Senators Urge Obama to Throw Out Dr. Berwick Nomination

Led by Orrin Hatch (R-UT) and Mike Enzi (R-Wyo) 42 Senators signed off on a letter Thursday encouraging President Obama to withdraw Donald Berwick's nomination to head the Centers for Medicare and Medicaid Services (CMS). Republicans would need only 41 votes to prevent his confirmation.

Dr. Berwick came under fire from Republicans last July when Obama installed him during a summer recess, bypassing the usual confirmation process. The Harvard professor, dubbed a "rationer-in-chief" by the opposition, was able to avoid scrutiny until November 16 when he finally appeared before the Senate Finance Committee. His most recent appearance on February 10 prompted Republican Senators to draft a rejection letter explaining their concerns:

Don Berwick is a contentious choice to head an agency with a budget larger than the Defense Department's and implement the vast majority of the $2.6 trillion health law.  The White House's handling of this nomination - failing to respond to repeated requests for information and circumventing the Senate through a recess appointment - has made Dr. Berwick's confirmation next to impossible...In the spirit of cooperation, the President should withdraw his nomination

Both Congress and more than 100 million Americans that will be affected by this partisan health care reform plan need to know who is minding the store at CMS.  But there are just too many questions about what Dr. Berwick and CMS are doing or will do with the unprecedented power they have been given to reshape our health care system.

Withdrawing Dr. Berwick's nomination would be a positive first step in rebuilding the trust of the American people.

As a member of Labour Party Tony Blair's ‘Modernisation Program' board Berwick grew very fond of England's National Health Service (NHS) and praised its system:

Any healthcare funding plan that is just, equitable, civilized and humane must, redistribute wealth from the richer among us to the poorer and less fortunate. Excellent healthcare is by definition redistributional.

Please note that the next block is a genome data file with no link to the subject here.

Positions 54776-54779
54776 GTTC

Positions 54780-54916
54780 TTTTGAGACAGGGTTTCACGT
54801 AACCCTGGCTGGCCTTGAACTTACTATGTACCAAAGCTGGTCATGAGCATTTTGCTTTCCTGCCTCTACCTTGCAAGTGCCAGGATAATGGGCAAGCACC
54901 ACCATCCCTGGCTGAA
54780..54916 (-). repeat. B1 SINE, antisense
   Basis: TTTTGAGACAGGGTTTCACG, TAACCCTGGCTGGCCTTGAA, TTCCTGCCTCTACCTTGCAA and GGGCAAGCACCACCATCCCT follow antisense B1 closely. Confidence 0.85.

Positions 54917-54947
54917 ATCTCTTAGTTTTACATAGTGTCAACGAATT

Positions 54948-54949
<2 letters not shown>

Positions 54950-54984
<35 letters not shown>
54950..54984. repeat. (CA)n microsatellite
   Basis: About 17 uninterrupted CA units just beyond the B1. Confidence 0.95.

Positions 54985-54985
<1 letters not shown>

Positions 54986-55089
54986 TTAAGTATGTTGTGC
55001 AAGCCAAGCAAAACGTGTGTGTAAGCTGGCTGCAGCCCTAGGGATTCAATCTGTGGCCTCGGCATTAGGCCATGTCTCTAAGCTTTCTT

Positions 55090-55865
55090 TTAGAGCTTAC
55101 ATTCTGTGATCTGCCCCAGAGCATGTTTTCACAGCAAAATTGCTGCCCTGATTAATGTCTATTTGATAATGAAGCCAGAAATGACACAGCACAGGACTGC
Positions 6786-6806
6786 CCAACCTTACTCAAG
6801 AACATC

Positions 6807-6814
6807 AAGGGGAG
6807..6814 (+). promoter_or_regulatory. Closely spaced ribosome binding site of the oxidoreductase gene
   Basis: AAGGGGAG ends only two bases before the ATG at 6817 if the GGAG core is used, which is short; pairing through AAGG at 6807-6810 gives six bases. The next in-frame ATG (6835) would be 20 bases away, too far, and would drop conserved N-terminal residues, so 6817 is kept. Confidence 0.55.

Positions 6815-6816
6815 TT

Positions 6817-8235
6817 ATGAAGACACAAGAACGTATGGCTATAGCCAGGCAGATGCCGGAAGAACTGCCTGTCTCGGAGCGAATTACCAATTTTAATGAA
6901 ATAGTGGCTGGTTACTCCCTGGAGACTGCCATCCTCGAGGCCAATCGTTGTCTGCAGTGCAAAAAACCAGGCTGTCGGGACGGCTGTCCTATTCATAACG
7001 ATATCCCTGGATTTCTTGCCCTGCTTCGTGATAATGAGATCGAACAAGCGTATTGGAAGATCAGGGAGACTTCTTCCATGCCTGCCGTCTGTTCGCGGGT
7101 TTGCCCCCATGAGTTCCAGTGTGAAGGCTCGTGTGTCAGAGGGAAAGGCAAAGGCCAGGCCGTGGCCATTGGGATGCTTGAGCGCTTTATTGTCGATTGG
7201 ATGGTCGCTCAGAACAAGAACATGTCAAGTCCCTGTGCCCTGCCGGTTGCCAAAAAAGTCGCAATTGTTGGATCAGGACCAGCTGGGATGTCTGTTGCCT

During his latest appearance before the House Ways and Means Committee, Berwick was asked about redistributing resources; the former pediatrician claimed that his views do not emanate from  any ideology but reality: "poorer people tend to be sicker, and sicker people tend to be poorer."

He also downplayed
his romance with Britain's government-run healthcare when asked if it should be emulated here in the States:

There are strengths and weaknesses in every health care system around the world, and we need to learn from each other,..the American system needs its own solution.

The current CMS chief draws praise from the American Medical Association, AARP and AFL-CIO President Richard Trumka who said "there is no better individual than Dr. Berwick to lead the effort to transform our health care system into one that provides every patient with the best possible care at every interaction."

Berwick wants to "transform" the healthcare system using his "patient-centered care" model. The term sounds unequivocally positive and according to the doctor himself "my principle is that patients should get all of the care they want and need, when and how they want and need it." However, Berwick admits science-based evidence would be secondary to the patient's desires. In a NYT article he states that the physician must see his patient as a "peer" and suggests that "medicine is not nuclear physics...most adults and kids can basically understand."

Besides empowering patients and redistributing resources to level the playing field, the self-avowed "extremist" recommends "accountable care organizations" for Medicare recipients. The groups would discourage "unnecessary hospitalizations" for Medicare patients, directing them to community based medical facilities.

The Senators' letter makes it clear that Berwick will not be able to dodge serious questions about his affinity for England's socialized medicine, nor sidestep a probe of his own non-traditional philosophy.

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